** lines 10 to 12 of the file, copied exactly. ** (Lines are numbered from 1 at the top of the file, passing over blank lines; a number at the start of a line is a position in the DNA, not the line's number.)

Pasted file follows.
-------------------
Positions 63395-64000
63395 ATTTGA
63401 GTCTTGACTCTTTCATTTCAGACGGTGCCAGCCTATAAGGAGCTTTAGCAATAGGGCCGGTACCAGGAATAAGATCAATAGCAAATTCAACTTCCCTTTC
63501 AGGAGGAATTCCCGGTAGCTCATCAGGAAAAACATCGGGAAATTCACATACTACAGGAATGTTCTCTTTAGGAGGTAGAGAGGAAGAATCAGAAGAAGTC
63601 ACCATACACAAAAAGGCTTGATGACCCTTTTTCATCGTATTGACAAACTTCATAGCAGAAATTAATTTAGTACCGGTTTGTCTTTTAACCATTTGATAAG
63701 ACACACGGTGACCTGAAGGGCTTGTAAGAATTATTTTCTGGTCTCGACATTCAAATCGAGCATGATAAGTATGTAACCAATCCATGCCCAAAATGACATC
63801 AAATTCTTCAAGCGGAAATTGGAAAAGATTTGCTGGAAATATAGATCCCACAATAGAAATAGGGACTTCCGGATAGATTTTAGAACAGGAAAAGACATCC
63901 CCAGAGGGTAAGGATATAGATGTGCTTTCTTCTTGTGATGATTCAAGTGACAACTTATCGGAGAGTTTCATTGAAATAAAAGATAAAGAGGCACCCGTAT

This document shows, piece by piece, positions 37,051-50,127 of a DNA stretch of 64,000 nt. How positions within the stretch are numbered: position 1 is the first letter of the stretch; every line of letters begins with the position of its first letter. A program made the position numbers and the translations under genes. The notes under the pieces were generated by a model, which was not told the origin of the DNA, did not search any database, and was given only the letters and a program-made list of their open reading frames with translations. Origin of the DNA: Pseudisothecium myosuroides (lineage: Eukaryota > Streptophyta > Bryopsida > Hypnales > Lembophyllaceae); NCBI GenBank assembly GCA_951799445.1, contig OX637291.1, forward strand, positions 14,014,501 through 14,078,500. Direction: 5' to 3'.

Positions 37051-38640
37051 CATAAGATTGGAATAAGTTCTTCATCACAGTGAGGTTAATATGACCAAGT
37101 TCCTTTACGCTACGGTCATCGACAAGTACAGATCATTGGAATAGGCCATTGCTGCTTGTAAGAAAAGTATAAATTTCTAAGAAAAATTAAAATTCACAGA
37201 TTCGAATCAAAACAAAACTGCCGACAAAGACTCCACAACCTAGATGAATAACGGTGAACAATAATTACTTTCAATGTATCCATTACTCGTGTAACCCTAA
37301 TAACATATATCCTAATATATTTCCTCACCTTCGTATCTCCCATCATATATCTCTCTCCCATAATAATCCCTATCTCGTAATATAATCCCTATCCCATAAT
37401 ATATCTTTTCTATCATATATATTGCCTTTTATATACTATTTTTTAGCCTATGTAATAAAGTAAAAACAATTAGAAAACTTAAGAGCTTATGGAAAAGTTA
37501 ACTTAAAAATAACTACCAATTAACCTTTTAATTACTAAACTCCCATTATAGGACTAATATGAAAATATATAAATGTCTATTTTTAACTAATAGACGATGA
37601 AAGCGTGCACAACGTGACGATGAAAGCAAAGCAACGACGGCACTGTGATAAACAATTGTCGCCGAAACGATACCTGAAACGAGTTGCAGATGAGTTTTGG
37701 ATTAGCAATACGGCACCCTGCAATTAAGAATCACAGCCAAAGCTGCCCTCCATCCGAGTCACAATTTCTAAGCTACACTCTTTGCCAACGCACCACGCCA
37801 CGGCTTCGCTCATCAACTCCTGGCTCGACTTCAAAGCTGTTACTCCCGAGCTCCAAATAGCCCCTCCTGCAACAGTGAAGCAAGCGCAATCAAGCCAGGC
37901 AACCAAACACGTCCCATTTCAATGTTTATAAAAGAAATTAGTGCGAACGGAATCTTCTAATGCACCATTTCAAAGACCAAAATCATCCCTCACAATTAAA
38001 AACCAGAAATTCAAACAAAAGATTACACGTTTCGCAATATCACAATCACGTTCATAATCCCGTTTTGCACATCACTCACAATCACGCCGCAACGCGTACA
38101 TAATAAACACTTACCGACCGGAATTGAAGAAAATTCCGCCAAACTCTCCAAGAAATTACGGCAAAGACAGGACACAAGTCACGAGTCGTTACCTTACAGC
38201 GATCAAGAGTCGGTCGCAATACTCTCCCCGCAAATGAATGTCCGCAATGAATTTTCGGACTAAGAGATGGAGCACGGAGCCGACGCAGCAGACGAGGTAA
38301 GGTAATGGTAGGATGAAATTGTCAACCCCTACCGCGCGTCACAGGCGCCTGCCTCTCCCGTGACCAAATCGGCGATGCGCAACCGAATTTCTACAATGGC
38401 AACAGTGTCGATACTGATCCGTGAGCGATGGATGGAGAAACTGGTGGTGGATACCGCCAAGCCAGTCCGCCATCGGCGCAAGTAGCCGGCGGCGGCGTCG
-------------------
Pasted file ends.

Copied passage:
Positions 37051-38640
37051 CATAAGATTGGAATAAGTTCTTCATCACAGTGAGGTTAATATGACCAAGT
37101 TCCTTTACGCTACGGTCATCGACAAGTACAGATCATTGGAATAGGCCATTGCTGCTTGTAAGAAAAGTATAAATTTCTAAGAAAAATTAAAATTCACAGA